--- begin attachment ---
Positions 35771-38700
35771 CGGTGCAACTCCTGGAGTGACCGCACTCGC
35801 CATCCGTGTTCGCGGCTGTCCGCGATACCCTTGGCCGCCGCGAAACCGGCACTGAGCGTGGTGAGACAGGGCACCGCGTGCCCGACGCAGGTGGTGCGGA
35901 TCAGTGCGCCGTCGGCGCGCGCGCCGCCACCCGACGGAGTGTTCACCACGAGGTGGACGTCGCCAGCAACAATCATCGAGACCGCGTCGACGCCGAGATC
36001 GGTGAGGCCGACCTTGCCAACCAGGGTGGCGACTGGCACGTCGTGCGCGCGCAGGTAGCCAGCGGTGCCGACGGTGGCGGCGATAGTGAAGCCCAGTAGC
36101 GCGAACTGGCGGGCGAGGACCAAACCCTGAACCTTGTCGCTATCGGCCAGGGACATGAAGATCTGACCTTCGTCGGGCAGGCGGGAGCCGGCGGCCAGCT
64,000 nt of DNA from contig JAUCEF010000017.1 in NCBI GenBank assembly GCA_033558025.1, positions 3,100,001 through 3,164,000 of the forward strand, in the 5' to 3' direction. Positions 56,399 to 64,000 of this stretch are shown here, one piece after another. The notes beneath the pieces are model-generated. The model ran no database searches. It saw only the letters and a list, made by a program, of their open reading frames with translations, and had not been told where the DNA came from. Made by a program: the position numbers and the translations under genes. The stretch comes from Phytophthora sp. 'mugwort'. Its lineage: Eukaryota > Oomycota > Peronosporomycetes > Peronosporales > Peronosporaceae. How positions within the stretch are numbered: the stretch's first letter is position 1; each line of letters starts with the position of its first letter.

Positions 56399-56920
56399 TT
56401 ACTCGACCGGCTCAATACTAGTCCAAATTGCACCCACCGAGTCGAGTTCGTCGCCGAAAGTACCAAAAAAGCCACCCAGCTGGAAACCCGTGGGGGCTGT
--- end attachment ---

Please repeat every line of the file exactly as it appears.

Positions 35771-38700
35771 CGGTGCAACTCCTGGAGTGACCGCACTCGC
35801 CATCCGTGTTCGCGGCTGTCCGCGATACCCTTGGCCGCCGCGAAACCGGCACTGAGCGTGGTGAGACAGGGCACCGCGTGCCCGACGCAGGTGGTGCGGA
35901 TCAGTGCGCCGTCGGCGCGCGCGCCGCCACCCGACGGAGTGTTCACCACGAGGTGGACGTCGCCAGCAACAATCATCGAGACCGCGTCGACGCCGAGATC
36001 GGTGAGGCCGACCTTGCCAACCAGGGTGGCGACTGGCACGTCGTGCGCGCGCAGGTAGCCAGCGGTGCCGACGGTGGCGGCGATAGTGAAGCCCAGTAGC
36101 GCGAACTGGCGGGCGAGGACCAAACCCTGAACCTTGTCGCTATCGGCCAGGGACATGAAGATCTGACCTTCGTCGGGCAGGCGGGAGCCGGCGGCCAGCT
64,000 nt of DNA from contig JAUCEF010000017.1 in NCBI GenBank assembly GCA_033558025.1, positions 3,100,001 through 3,164,000 of the forward strand, in the 5' to 3' direction. Positions 56,399 to 64,000 of this stretch are shown here, one piece after another. The notes beneath the pieces are model-generated. The model ran no database searches. It saw only the letters and a list, made by a program, of their open reading frames with translations, and had not been told where the DNA came from. Made by a program: the position numbers and the translations under genes. The stretch comes from Phytophthora sp. 'mugwort'. Its lineage: Eukaryota > Oomycota > Peronosporomycetes > Peronosporales > Peronosporaceae. How positions within the stretch are numbered: the stretch's first letter is position 1; each line of letters starts with the position of its first letter.

Positions 56399-56920
56399 TT
56401 ACTCGACCGGCTCAATACTAGTCCAAATTGCACCCACCGAGTCGAGTTCGTCGCCGAAAGTACCAAAAAAGCCACCCAGCTGGAAACCCGTGGGGGCTGT